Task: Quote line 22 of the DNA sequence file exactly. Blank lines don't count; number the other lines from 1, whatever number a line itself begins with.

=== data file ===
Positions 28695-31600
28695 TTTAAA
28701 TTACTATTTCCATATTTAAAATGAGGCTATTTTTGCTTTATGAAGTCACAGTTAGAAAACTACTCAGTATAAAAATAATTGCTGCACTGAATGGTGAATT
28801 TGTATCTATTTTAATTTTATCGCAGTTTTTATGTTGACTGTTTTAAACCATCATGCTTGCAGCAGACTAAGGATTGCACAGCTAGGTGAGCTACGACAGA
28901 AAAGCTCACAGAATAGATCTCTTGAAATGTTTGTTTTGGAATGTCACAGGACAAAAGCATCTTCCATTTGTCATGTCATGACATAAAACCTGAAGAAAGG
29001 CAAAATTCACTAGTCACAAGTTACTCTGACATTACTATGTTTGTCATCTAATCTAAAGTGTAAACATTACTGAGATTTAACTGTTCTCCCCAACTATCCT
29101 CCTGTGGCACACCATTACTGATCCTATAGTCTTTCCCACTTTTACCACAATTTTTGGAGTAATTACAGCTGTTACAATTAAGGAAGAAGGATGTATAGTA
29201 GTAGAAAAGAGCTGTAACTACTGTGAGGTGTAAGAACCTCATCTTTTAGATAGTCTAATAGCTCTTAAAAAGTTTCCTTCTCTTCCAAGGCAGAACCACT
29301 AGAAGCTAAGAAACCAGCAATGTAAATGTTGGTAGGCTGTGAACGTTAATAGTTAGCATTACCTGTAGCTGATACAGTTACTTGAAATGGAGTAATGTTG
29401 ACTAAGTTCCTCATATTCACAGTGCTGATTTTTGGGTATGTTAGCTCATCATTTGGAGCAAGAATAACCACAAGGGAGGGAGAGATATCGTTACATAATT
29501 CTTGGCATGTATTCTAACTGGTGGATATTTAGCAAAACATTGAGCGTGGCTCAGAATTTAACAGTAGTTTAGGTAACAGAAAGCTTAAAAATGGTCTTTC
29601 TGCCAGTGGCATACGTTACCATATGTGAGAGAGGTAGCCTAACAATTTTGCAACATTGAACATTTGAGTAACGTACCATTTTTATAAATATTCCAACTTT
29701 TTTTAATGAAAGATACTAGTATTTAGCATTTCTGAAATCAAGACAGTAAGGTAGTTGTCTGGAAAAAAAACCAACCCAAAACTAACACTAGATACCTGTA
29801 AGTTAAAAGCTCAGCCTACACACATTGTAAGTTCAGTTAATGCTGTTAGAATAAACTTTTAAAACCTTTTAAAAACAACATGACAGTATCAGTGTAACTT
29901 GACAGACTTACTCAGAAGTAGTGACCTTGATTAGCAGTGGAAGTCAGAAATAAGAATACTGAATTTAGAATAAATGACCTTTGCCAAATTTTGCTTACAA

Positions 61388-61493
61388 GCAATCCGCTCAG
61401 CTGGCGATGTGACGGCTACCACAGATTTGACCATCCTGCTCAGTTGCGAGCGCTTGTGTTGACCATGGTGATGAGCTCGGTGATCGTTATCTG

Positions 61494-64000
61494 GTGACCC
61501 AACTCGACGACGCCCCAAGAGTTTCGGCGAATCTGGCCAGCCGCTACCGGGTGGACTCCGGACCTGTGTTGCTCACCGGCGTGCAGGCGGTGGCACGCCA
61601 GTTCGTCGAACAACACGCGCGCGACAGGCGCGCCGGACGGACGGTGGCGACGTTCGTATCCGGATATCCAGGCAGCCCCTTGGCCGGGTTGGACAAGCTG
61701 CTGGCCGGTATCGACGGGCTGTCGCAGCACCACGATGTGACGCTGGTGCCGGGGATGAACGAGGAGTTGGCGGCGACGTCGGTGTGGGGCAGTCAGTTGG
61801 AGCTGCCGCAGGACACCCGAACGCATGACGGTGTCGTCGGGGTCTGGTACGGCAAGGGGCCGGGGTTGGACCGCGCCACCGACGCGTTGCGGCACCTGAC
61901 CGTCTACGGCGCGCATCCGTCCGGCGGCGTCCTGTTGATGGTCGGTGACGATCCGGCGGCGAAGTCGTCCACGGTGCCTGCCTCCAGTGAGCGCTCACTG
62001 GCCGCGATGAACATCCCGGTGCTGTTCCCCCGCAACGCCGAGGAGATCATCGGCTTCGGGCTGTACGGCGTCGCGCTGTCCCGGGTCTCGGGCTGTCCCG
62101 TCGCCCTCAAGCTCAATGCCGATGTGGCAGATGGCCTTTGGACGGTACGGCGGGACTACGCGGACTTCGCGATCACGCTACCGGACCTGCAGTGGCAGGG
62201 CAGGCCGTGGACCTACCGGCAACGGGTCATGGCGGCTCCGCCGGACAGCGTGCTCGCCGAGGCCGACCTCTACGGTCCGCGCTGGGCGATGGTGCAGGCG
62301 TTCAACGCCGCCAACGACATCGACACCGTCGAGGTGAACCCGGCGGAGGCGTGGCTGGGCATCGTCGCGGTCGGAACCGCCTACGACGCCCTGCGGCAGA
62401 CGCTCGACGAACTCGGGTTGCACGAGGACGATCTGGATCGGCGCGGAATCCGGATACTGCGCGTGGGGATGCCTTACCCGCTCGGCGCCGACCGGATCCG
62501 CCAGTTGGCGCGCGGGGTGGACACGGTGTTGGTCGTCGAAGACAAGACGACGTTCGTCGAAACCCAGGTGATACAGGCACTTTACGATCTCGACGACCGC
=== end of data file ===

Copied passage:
61601 GTTCGTCGAACAACACGCGCGCGACAGGCGCGCCGGACGGACGGTGGCGACGTTCGTATCCGGATATCCAGGCAGCCCCTTGGCCGGGTTGGACAAGCTG